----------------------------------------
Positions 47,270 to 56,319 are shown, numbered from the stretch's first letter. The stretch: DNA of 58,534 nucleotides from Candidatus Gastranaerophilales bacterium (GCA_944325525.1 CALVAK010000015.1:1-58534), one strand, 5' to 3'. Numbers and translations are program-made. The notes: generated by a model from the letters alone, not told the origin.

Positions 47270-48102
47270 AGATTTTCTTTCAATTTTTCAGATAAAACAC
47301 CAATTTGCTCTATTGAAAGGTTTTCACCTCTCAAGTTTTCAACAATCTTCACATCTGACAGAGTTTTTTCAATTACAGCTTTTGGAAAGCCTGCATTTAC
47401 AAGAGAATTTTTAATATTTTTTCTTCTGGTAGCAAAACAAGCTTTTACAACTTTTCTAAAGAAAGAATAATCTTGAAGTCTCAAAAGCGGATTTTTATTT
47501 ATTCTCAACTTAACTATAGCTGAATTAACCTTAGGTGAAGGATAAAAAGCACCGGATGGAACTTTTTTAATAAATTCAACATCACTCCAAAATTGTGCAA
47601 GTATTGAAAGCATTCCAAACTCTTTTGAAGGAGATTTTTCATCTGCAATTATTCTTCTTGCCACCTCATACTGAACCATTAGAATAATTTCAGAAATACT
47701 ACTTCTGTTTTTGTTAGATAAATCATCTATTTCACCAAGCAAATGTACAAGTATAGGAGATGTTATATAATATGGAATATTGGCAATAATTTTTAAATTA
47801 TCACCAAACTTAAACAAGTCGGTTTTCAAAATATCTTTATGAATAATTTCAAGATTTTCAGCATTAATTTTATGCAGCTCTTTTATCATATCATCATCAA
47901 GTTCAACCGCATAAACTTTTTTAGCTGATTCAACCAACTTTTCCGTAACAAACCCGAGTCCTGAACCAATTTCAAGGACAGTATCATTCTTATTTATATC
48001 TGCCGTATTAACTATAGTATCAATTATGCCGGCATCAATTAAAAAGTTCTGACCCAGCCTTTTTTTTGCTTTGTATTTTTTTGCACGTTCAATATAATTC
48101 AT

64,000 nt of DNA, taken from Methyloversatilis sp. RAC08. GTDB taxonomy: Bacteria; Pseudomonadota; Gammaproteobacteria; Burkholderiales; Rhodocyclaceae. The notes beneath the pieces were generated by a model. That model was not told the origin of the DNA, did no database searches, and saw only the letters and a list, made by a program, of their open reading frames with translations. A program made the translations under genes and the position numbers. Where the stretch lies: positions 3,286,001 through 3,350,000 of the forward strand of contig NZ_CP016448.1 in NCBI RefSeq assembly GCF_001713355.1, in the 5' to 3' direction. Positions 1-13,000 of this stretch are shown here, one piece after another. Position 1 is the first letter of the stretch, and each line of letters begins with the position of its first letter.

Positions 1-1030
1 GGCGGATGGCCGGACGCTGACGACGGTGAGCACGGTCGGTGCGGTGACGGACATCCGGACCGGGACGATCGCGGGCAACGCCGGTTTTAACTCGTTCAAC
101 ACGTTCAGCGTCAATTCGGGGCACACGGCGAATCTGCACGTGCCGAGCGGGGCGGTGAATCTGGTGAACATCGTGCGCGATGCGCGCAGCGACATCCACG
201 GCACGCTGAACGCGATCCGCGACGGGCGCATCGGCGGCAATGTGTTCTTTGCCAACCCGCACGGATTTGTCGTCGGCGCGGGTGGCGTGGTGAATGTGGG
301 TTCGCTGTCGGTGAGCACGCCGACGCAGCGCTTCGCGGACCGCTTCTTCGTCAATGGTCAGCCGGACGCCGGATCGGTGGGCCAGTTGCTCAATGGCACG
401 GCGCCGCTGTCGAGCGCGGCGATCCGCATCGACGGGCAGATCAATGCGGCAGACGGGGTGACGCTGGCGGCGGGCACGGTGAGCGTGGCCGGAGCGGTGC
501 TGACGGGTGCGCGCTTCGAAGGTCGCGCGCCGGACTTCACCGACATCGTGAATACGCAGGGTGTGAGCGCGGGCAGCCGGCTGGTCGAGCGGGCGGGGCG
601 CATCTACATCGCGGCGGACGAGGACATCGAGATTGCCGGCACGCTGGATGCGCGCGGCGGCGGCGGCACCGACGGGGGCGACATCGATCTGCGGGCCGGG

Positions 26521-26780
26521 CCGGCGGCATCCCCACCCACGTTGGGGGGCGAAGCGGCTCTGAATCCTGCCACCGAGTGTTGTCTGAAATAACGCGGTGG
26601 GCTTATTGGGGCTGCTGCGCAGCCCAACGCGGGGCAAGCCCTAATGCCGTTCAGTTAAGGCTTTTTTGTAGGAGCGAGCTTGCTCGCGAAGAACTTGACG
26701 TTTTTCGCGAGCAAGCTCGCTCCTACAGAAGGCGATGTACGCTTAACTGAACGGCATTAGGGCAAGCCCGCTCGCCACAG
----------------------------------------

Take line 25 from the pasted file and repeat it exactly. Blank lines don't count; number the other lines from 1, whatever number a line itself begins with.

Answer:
26701 TTTTTCGCGAGCAAGCTCGCTCCTACAGAAGGCGATGTACGCTTAACTGAACGGCATTAGGGCAAGCCCGCTCGCCACAG